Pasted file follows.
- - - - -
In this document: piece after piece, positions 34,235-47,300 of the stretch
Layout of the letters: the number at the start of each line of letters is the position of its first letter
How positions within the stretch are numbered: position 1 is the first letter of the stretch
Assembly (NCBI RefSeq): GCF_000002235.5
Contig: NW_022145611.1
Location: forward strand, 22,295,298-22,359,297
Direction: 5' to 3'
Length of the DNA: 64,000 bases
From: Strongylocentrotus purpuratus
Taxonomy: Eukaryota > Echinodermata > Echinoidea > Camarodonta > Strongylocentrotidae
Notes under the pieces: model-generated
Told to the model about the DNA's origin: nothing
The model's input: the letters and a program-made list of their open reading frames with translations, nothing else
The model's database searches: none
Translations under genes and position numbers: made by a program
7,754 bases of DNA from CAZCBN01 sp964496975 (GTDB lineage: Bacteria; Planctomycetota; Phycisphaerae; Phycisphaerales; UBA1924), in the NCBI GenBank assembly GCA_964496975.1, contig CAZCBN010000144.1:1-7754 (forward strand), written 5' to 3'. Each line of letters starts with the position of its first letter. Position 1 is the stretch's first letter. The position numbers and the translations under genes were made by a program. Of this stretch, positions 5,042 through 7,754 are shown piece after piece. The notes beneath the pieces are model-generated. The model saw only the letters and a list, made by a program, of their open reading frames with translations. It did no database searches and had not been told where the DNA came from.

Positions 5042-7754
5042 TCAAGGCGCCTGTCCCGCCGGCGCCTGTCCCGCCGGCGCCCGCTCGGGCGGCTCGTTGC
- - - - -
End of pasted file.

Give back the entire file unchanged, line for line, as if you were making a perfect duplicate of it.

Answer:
In this document: piece after piece, positions 34,235-47,300 of the stretch
Layout of the letters: the number at the start of each line of letters is the position of its first letter
How positions within the stretch are numbered: position 1 is the first letter of the stretch
Assembly (NCBI RefSeq): GCF_000002235.5
Contig: NW_022145611.1
Location: forward strand, 22,295,298-22,359,297
Direction: 5' to 3'
Length of the DNA: 64,000 bases
From: Strongylocentrotus purpuratus
Taxonomy: Eukaryota > Echinodermata > Echinoidea > Camarodonta > Strongylocentrotidae
Notes under the pieces: model-generated
Told to the model about the DNA's origin: nothing
The model's input: the letters and a program-made list of their open reading frames with translations, nothing else
The model's database searches: none
Translations under genes and position numbers: made by a program
7,754 bases of DNA from CAZCBN01 sp964496975 (GTDB lineage: Bacteria; Planctomycetota; Phycisphaerae; Phycisphaerales; UBA1924), in the NCBI GenBank assembly GCA_964496975.1, contig CAZCBN010000144.1:1-7754 (forward strand), written 5' to 3'. Each line of letters starts with the position of its first letter. Position 1 is the stretch's first letter. The position numbers and the translations under genes were made by a program. Of this stretch, positions 5,042 through 7,754 are shown piece after piece. The notes beneath the pieces are model-generated. The model saw only the letters and a list, made by a program, of their open reading frames with translations. It did no database searches and had not been told where the DNA came from.

Positions 5042-7754
5042 TCAAGGCGCCTGTCCCGCCGGCGCCTGTCCCGCCGGCGCCCGCTCGGGCGGCTCGTTGC